Mental health is the next frontier of the diversity and inclusion movement.
The experiences of mental health at work are diverse, but many employees who manage mental health conditions face shame, stigma, and discrimination at work.
Companies that reduce this stigma can increase engagement, productivity, and belonging across communities by starting the dialogue and providing support.
Mental health includes a spectrum of experiences.
From the 1 in 5 employees who manage a diagnosable condition in any given year to the 60% of all employees who reported symptoms of a mental health condition in the past year, every employee exists somewhere on the spectrum of mental health.
Mental health affects all levels of the organization.
Research shows that symptoms of mental health conditions are just as prevalent across seniority levels within organizations. In fact, some conditions are even higher in high-performing professionals like entrepreneurs.
Mental health challenges can strengthen teams and organizations.
Recent media and insights from our professional communities have surfaced ways in which mental health challenges benefit workplaces, from creative thinking and attention to detail to increased empathy as a manager.
But mental health is often stigmatized and marginalized.
Mental health has always been considered taboo in Asian culture—we simply don’t talk about these things, at home or in public. We end up repressing, denying, or ignoring the existence of any mental health issues.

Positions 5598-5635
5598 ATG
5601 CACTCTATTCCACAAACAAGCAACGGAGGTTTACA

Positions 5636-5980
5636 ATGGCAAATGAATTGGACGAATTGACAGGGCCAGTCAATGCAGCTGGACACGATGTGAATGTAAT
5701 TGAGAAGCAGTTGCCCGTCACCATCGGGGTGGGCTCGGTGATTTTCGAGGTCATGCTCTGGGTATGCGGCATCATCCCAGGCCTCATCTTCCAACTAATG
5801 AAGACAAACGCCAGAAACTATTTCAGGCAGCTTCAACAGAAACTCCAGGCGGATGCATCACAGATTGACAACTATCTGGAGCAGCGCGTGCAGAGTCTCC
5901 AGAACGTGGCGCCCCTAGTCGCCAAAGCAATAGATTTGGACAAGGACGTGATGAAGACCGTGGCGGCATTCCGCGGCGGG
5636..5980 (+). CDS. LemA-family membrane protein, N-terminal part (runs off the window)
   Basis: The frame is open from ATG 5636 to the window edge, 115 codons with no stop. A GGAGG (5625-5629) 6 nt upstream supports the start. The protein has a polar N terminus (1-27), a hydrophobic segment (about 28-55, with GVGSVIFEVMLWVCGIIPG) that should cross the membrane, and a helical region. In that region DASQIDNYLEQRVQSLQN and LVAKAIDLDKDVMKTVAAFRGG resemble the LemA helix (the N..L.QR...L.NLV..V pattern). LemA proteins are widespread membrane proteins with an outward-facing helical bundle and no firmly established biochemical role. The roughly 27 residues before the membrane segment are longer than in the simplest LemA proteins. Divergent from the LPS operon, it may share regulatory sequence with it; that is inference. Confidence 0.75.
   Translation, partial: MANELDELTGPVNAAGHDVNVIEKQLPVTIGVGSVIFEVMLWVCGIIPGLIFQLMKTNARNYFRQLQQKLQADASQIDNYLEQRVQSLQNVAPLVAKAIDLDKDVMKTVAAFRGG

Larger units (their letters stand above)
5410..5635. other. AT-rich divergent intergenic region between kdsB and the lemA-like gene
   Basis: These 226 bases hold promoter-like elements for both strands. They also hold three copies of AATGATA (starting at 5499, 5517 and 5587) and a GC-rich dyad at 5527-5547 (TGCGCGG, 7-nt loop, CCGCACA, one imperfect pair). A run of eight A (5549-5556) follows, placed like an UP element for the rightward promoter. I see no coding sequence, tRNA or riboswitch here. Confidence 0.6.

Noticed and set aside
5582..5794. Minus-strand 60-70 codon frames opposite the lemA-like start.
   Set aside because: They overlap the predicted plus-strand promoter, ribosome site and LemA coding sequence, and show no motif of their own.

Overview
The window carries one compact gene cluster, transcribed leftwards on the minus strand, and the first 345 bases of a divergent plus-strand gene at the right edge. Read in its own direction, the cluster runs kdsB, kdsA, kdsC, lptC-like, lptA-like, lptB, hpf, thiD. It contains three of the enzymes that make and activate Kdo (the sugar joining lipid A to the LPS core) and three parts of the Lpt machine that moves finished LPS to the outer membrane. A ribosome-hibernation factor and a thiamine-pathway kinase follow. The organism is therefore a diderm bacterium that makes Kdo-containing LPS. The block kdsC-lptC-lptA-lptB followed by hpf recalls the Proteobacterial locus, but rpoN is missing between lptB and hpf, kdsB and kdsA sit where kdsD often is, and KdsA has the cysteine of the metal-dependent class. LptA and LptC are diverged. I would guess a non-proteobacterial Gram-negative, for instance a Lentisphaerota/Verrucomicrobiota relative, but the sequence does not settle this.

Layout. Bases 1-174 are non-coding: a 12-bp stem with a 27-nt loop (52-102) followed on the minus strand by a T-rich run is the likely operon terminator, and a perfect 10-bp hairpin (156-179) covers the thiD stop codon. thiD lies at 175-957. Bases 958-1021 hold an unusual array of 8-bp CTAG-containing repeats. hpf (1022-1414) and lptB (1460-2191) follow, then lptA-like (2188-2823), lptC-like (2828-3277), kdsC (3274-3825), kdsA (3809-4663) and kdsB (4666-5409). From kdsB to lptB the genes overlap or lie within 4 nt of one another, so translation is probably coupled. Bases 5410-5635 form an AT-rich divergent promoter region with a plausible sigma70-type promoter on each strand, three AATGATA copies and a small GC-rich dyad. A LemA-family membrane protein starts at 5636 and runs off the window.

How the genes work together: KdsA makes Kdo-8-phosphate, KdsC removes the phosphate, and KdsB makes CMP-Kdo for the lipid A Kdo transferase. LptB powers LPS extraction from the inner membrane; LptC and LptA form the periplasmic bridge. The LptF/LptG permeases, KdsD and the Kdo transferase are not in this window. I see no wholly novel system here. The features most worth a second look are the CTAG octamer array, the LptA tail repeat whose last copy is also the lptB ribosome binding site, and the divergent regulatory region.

From "Workplace Mental Health for Asian American Professionals" by Mind Share Partners
How does mental health differ across various demographic groups?
Every demographic group—and those at their intersections—experience mental health in the workplace differently. In fact, demographic groups that are not historically underrepresented diversity and inclusion groups, such as men and millennials, actually face unique challenges when it comes to mental health.
Scroll to read about the differences in mental health experiences for women, men, the LGBTQ+ community, racial and ethnic minorities, as well as millennials and Gen Z.
Women are more open to getting treatment and are up to 40% more likely than men to have been diagnosed and treated for a mental health condition in the past.
Women are twice as likely to experience depression, anxiety, and PTSD.
Women make up 85-95% of anorexia or bulimia diagnoses.
As a transgender woman, it can be hard to shake the stigma that I’m mentally ill, simply by nature of being who I am. Even with institutions such as the WHO publicly stating that it’s not a mental illness, it seems some people refuse to believe that a transgender person is not “crazy.”
From "Workplace Mental Health for LGBTQ+ Professionals" by Mind Share Partners